Burning Coal Theater and Manbites Dog both spent many of their formative years producing shows in various spaces around Raleigh and Durham, respectively, before they were able to locate and afford their own building. Deep Dish Theater was located in a mall retail space and made do with low ceilings and nonpermanent set restrictions because of mall protocols. Raleigh Ensemble Players started as a summer company for two years, using Theater in the Park’s space during their down time. After several itinerant years, REP partnered with the new Artspace, a visual art studio and gallery. After many years in Artspace, the attempt to secure their own permanent full-time stage space proved unviable and forced them to close. The ArtsCenter’s in-house theater programs grew out of acting classes in the 1980’s at its original space in Carr Mill Mall, before morphing into the ArtsCenter Community Theatre, which quietly died in 2001. Shortly thereafter, Lynden Harris came on board as staff at the ArtsCenter and revived programming under the “ArtsCenter Stage” brand. NRACT found and held a venue through sheer power of numbers. Enough committed volunteers to establish a true working board plus enough interested actors and technicians--including a deep relationship with the local high school--provided enough revenue from six large cast shows in the early years.
The axiom is true for any business: success is in large part due to location. ArtsCenter was the only non-school performing arts venue in Carrboro. Deep Dish and NRACT both were surrounded within retail establishments in highly suburban neighborhoods. Burning Coal and Manbites spent years growing their audiences before settling into venues that would themselves become catalysts for their neighborhood’s growth. REP benefitted from the constant flow of artists and visitors in Artspace, conveniently located in the middle of downtown Raleigh.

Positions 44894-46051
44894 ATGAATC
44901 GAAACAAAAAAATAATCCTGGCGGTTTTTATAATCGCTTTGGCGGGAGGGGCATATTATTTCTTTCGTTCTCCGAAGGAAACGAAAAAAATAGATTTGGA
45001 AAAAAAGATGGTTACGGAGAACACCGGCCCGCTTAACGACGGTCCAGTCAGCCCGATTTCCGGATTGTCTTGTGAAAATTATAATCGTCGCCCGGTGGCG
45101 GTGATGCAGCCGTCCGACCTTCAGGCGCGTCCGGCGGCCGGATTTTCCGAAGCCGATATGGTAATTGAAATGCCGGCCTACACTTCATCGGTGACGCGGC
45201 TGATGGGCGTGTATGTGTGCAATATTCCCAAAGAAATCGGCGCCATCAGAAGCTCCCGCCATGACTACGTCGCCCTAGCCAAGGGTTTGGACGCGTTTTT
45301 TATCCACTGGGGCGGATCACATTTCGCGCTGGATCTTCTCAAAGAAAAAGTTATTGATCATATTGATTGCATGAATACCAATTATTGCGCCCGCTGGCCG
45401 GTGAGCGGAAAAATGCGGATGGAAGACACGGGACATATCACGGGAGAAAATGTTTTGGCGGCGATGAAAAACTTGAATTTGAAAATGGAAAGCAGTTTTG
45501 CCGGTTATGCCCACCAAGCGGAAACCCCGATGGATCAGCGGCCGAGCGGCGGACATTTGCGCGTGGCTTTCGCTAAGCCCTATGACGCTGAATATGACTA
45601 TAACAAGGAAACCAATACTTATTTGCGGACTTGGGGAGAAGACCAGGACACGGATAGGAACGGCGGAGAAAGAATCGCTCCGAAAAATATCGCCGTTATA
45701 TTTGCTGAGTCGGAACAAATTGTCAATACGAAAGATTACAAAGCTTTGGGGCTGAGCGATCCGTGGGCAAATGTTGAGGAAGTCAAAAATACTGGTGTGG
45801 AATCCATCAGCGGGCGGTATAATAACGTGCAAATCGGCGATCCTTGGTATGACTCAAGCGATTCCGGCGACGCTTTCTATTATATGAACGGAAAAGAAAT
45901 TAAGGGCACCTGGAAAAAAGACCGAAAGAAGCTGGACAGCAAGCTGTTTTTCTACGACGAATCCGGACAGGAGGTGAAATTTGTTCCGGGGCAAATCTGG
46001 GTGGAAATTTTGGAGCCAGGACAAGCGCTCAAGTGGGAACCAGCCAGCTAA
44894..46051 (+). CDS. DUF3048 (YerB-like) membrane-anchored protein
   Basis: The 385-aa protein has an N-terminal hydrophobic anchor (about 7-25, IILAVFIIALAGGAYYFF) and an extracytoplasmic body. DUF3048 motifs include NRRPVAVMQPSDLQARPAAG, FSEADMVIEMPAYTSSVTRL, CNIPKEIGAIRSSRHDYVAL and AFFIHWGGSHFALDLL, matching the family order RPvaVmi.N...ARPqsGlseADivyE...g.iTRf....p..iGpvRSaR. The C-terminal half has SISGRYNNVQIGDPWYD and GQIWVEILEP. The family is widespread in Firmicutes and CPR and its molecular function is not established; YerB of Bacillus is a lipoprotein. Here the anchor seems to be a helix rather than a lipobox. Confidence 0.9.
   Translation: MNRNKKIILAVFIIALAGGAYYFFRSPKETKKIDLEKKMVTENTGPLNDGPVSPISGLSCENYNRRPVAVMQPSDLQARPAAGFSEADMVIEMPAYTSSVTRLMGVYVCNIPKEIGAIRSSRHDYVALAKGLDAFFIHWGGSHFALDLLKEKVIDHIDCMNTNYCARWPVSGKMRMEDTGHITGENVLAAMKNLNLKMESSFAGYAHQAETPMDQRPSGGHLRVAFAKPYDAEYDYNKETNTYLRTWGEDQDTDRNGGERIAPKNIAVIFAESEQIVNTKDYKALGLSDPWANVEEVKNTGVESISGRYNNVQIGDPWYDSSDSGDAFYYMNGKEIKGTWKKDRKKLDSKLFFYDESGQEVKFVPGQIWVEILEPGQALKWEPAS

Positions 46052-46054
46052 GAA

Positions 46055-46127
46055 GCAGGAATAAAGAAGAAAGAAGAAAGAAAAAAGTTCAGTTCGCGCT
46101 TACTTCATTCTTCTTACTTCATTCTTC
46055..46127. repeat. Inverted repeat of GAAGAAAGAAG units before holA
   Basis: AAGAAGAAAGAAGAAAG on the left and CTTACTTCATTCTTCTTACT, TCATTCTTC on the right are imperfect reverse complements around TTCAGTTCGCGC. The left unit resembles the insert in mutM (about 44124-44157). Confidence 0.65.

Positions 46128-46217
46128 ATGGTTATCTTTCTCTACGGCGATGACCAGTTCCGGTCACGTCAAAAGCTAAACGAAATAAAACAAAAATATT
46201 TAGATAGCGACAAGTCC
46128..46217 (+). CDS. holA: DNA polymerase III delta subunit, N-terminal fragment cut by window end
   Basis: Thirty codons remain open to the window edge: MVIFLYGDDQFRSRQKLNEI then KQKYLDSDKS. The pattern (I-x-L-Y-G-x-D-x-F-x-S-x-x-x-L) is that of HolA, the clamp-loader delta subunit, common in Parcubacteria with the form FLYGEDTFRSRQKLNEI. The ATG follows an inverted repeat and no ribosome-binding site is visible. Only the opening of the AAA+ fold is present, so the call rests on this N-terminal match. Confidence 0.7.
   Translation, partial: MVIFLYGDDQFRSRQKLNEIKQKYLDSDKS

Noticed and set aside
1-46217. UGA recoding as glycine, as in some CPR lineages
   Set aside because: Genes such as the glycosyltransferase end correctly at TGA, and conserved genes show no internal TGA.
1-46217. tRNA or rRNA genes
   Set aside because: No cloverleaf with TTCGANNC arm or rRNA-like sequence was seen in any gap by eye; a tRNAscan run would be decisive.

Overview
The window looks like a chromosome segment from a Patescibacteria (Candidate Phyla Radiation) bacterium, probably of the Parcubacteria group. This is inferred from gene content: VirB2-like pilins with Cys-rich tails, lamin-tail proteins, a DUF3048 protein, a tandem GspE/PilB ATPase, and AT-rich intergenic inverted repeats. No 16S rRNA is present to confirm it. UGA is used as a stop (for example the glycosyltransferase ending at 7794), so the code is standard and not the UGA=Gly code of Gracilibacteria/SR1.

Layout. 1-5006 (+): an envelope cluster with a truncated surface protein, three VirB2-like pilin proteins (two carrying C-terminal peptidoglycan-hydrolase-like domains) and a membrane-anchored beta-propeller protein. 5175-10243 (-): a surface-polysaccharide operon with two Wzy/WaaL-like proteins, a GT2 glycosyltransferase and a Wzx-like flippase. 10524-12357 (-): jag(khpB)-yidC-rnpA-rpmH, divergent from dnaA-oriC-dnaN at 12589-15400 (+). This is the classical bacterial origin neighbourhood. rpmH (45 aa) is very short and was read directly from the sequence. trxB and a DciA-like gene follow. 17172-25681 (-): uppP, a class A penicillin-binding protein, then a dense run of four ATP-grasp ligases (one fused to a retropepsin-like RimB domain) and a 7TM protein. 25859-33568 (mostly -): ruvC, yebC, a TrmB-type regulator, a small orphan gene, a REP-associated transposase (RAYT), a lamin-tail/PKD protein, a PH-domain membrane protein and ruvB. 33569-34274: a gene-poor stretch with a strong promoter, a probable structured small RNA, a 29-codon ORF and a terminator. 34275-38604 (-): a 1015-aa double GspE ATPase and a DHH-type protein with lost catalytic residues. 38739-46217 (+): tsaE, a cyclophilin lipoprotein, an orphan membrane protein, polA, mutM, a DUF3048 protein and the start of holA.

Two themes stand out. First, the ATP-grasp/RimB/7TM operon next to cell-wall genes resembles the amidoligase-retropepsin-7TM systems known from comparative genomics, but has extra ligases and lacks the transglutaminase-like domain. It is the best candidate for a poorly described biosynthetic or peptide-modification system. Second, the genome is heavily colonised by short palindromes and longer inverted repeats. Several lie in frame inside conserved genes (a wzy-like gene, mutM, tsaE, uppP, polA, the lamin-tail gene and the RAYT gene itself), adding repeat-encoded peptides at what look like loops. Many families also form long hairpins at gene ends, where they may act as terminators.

Many of these companies have themselves also played host to itinerant groups, and because none of them are professional or a closed group of participants, the constant flow of talent both on and back stage has helped grow the opportunities available for creative work.

These companies successfully found and maintained venues because they had enough people willing to put in sweat-equity to make the space viable and because there was enough differentiation in their locations and products to find a profitable audience. Types of revenues varied from business to business, but all found many ways to make expenses every month.

Dedicated venues bring their own downsides. Rent or mortgage payments, insurance premiums, cleaning and maintenance expenses add up every month, and that’s after an initial push to upfit a space with a stage, seating, and appropriate lighting and sound systems. And then you need someone to manage the space! If you look at the budget of any business, the largest line-item is employees.